Klassen has been an APA member since 2003.
What he does:
Klassen is an associate professor of educational psychology at the University of Alberta. He began his career as a junior high school French and music teacher, then became a school psychologist, with stints in Canadian, Australian and English schools. While in Europe, he presented a study at his first academic conference and discovered a new passion. "That's what spurred me to take academics more seriously," he says. He earned a doctorate in educational psychology from Simon Fraser University in 2003.
Motivated by motivation
Klassen's research explores motivation in students and teachers. "I reflect on my own academic patterns and motivations as an adolescent—the choices made and the reasons behind them—and wonder about the universality of these patterns," says Klassen. One line of research focuses on motivation and emotions in at-risk adolescents. "I've always been interested in figuring out how ... the way we think about ourselves and our own abilities influences the way we end up behaving," he says. Even within his own family, he says, the motivation patterns of his three kids—college students Andrea and Danielle and high schooler Joel—vary tremendously. Other research explores the relationship between teachers' psychological characteristics and their effectiveness. While past researchers have focused on teachers' "relatedness" with colleagues as a motivating force, Klassen has discovered that it's the connection with students—not colleagues—that drives teachers.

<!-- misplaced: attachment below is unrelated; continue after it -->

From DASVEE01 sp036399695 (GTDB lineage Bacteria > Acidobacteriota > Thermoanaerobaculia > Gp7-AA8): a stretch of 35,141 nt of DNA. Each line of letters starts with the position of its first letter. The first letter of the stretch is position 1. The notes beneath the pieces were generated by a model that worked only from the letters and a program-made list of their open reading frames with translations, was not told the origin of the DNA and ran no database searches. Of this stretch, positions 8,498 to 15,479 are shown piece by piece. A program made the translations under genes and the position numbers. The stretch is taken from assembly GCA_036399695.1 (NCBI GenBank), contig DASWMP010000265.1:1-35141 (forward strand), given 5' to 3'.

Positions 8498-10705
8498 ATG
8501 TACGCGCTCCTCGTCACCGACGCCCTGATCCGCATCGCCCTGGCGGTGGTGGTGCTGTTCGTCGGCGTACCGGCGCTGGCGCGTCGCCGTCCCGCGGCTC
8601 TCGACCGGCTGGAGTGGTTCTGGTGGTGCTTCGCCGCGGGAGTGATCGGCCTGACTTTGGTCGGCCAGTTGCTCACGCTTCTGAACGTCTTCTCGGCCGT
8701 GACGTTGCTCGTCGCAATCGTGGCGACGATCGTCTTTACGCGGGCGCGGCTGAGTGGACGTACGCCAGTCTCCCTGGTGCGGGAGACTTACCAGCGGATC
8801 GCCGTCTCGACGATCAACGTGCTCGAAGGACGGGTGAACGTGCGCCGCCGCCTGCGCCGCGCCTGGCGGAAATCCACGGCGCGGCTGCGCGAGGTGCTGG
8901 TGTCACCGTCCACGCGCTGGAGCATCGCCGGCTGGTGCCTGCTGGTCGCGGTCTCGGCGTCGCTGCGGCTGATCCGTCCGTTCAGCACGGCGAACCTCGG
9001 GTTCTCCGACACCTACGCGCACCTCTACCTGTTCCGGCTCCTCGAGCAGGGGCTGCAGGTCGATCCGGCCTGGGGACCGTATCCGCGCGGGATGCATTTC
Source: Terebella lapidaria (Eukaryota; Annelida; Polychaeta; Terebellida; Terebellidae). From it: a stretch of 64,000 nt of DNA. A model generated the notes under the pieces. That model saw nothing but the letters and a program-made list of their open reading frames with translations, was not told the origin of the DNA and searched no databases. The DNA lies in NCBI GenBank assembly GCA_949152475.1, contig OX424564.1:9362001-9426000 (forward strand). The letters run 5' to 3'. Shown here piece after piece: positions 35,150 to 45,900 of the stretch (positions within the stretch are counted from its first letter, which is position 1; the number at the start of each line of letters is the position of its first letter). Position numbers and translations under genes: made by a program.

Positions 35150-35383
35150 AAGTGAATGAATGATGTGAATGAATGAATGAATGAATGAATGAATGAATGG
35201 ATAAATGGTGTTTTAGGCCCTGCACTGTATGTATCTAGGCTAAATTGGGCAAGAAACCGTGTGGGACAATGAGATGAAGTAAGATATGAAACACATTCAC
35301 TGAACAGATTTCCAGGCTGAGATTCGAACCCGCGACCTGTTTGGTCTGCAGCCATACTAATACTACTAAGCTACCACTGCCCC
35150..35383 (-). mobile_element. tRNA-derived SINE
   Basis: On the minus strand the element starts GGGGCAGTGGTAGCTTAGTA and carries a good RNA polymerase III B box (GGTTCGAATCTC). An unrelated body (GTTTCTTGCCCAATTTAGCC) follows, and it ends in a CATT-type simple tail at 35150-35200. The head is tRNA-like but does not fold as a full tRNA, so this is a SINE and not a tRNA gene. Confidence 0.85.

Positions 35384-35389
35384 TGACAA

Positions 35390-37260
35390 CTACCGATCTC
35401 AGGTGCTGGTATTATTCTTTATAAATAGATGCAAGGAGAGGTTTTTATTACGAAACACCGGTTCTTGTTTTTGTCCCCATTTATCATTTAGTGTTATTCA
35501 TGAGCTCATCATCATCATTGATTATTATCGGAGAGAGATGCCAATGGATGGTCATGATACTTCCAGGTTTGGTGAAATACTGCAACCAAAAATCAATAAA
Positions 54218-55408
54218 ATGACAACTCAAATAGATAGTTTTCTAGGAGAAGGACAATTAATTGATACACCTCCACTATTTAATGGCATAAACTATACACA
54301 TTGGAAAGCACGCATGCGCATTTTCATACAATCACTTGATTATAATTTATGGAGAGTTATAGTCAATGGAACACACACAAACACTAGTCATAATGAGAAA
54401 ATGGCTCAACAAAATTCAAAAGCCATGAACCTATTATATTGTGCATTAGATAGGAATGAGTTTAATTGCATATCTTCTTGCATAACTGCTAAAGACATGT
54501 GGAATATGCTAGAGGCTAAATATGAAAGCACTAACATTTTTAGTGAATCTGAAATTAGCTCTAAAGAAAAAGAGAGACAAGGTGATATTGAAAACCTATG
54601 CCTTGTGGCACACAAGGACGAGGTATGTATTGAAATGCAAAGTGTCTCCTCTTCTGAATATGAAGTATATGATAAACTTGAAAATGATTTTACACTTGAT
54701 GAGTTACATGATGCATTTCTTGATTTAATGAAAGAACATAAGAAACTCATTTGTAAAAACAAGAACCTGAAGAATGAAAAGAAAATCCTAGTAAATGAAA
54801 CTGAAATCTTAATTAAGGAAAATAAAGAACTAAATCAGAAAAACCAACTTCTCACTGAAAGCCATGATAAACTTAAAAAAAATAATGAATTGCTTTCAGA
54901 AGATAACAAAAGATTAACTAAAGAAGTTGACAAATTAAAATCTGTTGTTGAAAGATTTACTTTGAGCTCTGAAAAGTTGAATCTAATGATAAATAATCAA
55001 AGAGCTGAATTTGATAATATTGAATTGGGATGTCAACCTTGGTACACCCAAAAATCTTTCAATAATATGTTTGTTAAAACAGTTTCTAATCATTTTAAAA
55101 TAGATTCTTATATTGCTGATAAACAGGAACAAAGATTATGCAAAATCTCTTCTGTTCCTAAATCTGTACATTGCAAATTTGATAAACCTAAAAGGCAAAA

A world traveler
"On the Road" and other travel books he read as a teen inspired Klassen to see the world, he says. "That's one of the great things about being an academic: You can combine your work and traveling to other places," he says. On his last sabbatical, he combined trekking and lectures at the University of Kathmandu. He then headed to Cyprus, where he explored families' role in motivation, and Crete, where he's launching more research on how teachers' relationships with students affect their motivation. His collaborators in cross-cultural research include scientists from Oman, Korea, Australia, Indonesia and many other nations.
"Anti-car," Klassen is a fan of self-propelled travel. Even in Alberta's long, cold winters, he often heads to school on a bike equipped with studded tires. Once home with wife Lenore, a special education administrator, he loves to cook dishes inspired by his travels. His most recent obsession? Cypriot cuisine, which he describes as being as delicious as Greek food but with Middle Eastern influences. "When I get home," he says, "I have a glass of wine, get out my chef's knife and get to work."
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